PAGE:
Nearly a week after it was introduced, instant replay made its debut last night and it was a bust.I was watching the Tampa Bay Rays host the New York Yankees on ESPN last night when in the 9th when Alex Rodriguez hit a long, long foul ball off Rays closer Troy Percival. I knew it was foul because the ball hit the catwalk in foul territory. But the umpires ruled it fair believing it had touched the foul pole. A-Rod's 31st home run, a two run shot, gave the Yankees an 8-3 lead. The Rays made a stink about it, particularly catcher Dioner Navarro, and crew chief Charlie Reliford decided to examine the videotape evidence.
Only two minutes and fifteen seconds later, the umps emerged and upheld the call. What's not clear is what videotape feed they saw - ESPN's, the Yankees telecast or the Rays. Or did they look at all three. Whatever feed they examined they botched the call. One of the arguments in favor of instant replay was that it was important for the umpires to get it right. Well, that certainly was not accomplished in last night's game which the Yankees won 8-4.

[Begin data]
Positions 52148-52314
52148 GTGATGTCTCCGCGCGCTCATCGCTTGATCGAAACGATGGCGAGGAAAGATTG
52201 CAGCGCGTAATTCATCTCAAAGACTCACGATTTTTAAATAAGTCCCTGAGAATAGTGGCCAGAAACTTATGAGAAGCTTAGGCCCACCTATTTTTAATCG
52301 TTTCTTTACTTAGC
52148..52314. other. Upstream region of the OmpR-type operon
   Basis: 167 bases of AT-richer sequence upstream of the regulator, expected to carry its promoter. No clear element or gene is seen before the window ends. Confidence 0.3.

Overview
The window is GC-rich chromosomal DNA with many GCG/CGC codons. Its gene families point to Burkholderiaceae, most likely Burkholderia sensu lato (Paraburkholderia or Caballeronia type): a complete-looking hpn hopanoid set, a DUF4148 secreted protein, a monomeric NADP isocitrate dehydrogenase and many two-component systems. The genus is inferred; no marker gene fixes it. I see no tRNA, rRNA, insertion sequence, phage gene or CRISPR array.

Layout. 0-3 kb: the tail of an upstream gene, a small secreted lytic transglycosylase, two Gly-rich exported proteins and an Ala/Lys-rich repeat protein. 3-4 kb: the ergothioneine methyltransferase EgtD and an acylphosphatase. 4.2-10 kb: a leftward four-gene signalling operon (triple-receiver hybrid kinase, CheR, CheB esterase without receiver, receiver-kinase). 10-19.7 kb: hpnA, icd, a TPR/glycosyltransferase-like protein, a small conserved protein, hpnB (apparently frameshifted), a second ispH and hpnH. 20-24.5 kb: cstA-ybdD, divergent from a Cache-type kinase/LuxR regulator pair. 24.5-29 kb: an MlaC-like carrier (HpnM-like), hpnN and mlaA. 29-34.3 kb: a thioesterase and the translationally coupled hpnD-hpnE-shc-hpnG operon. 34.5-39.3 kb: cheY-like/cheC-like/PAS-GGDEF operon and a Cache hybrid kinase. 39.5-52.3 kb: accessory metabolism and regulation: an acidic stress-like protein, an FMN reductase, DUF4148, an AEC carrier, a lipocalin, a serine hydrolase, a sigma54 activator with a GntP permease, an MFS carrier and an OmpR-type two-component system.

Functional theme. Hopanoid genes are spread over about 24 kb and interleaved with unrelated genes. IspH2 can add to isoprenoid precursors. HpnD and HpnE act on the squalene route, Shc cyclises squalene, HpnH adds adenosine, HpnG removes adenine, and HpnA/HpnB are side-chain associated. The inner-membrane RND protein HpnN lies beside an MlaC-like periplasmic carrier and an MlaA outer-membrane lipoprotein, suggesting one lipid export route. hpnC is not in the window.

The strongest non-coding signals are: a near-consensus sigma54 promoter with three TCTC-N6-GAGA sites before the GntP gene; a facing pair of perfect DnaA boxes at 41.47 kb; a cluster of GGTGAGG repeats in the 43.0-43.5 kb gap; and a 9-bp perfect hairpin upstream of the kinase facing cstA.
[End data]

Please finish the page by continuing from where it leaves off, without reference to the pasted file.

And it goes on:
Ironically, back in May A-Rod had lost a homerun as a result of a botched call at Yankee Stadium. In a game against the Baltimore Orioles, A-Rod had hit a homerun over the right center field wall but the ball hit a staircase and bounced back on the field. A-Rod was awarded a double. So perhaps the umps wanted to atone for that error and last night gave them that opportunity. With the homerun, A-Rod hit his 549th career homerun passing Philadelphia Phillies legend Mike Schmidt for 12th place on the all time homerun list. Next on A-Rod's sights is "Mr. October" Reggie Jackson with 563.
It is clear there are chinks in the armor of instant replay.